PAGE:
Friday 7 August 2020

72 years on – the Olympic marathon race at Wembley, 1948

Guest blog by Philip Grant

Two weeks ago, we celebrated the 1908 Olympic marathon race on its 112th anniversary, with a video including newsreel film of the two leading runners, with a crowd in Wembley High Road watching them.

The Olympic marathon runners on a circuit of the track, before leaving Wembley Stadium, 7 August 1948.

When I wrote to Joe Neanor, who had made the video, he said that he had also recently run the 1948 Olympic Marathon race route – and he supplied a link to a colour film of the race, which took place 72 years ago today. That race started and finished in Wembley Stadium, and went out and back along Forty Lane, Fryent Way and Honeypot Lane to Stanmore, with a loop through the countryside of Hertfordshire. It was a tough course, with plenty of hills to climb!
The 1948 Olympic marathon course map and details. (Images from the internet)

If you watch the video below, it will take you back in time, and you will spot scenes you recognise, as they were in 1948, including Olympic Way and the Town Hall. As the runners head back towards Wembley, there are some key moments in the race, along Fryent Way with what are now the fields of Fryent Country Park in the background. And the finish in the stadium is almost as dramatic as that in the 1908 Olympic marathon!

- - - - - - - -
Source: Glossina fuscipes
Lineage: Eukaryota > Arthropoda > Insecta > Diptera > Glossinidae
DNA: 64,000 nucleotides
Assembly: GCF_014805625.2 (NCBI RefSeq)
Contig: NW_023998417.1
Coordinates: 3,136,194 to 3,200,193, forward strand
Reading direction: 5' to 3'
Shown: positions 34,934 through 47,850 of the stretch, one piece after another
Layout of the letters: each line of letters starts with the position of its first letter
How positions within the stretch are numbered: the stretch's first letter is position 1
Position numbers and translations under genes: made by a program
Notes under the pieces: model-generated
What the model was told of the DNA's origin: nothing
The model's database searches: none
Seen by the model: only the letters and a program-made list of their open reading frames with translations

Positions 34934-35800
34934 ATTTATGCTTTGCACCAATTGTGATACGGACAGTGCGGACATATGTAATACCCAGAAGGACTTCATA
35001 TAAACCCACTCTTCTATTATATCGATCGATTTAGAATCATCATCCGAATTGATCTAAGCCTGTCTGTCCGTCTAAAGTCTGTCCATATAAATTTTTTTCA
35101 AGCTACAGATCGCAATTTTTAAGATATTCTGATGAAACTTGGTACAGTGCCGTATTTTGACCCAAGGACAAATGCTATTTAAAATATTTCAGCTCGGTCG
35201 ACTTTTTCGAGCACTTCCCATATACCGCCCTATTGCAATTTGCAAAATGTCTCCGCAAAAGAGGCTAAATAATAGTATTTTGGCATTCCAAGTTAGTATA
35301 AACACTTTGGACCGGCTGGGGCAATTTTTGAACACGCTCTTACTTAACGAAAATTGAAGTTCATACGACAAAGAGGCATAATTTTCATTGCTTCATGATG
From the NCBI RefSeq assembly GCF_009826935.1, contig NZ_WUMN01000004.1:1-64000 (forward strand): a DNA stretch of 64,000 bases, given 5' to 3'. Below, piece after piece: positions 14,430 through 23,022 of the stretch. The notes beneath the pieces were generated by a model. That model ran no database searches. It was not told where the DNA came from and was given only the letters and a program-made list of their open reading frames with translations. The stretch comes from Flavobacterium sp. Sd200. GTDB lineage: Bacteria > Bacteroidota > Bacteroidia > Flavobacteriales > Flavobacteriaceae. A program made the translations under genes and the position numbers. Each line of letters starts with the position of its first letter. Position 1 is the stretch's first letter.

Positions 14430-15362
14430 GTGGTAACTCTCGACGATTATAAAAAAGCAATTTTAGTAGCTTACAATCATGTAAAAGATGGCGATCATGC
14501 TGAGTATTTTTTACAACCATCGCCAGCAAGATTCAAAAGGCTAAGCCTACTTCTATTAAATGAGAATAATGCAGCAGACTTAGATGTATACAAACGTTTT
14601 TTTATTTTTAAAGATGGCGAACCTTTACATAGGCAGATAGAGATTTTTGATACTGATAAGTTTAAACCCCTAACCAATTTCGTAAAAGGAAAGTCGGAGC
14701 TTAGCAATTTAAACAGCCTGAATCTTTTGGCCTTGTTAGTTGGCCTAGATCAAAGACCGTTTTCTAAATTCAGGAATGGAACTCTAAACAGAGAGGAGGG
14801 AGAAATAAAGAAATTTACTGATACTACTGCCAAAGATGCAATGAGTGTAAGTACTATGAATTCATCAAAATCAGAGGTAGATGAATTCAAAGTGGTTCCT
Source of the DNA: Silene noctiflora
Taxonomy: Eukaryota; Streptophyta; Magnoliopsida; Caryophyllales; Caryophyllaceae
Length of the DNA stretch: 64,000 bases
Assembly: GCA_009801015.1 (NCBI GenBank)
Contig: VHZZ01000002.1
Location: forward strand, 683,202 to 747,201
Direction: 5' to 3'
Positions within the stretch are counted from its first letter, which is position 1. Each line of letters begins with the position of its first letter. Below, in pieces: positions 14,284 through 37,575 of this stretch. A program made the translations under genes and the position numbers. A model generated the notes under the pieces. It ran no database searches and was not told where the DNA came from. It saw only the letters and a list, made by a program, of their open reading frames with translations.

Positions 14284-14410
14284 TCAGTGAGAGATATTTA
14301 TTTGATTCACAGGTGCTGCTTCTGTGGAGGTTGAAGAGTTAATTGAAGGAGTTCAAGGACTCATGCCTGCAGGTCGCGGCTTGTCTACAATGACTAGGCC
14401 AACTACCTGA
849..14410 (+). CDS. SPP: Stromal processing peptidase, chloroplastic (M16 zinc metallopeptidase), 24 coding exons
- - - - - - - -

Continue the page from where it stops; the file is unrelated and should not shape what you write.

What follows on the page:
As you can see the International Olympic Committee has banned live viewing of the video on Wembley Matters but you can view it on You Tube by clicking on the embedded link or use this LINK.


Philip Grant said...

A comment from Joe Neanor, after I sent him a link to this blog:

'It’s nice to remember these events, to keep the courses alive and help the achievements of the athletes to endure.

I like the list of “mile markers”. Maybe one day I will (slowly) cover the course again as a single run marathon, if so will take the mile marker list with me.

Enjoyed watching the film again.

Last week I completed the 2012 Olympic course (basically loops of Westminster and the City). So have now covered 1908, 1948 and 2012 courses. The best one for running today is probably 1948, hillier than the others but generally with longer stretches of uncrowded roadside tarmac. The most atmospheric? 1908.'

Thank you, Joe, for drawing attention to the "Wembley" marathon videos, so that local people could enjoy them and see part of our amazing local heritage.

Philip Grant said...

Please don't be put off from watching the video by the initial screen you see when you click on the arrow!

Just click on the 'Watch on YouTube' link, and you will access the video with no problem.

Philip Grant said...

I've received an email from a friend who read this blog, and enjoyed the video. He wrote:

'My late father was helping on the day. He was holding up one of the posts (they used signs on hand-held poles) - I think he said that it was the 17 mile marker and from his description it was in the northern part of the route.'

I knew his father, who must have been a young scout master at the time. The Wembley Boy Scouts did a great job, as volunteers, in helping make the 1948 Olympic Games a success.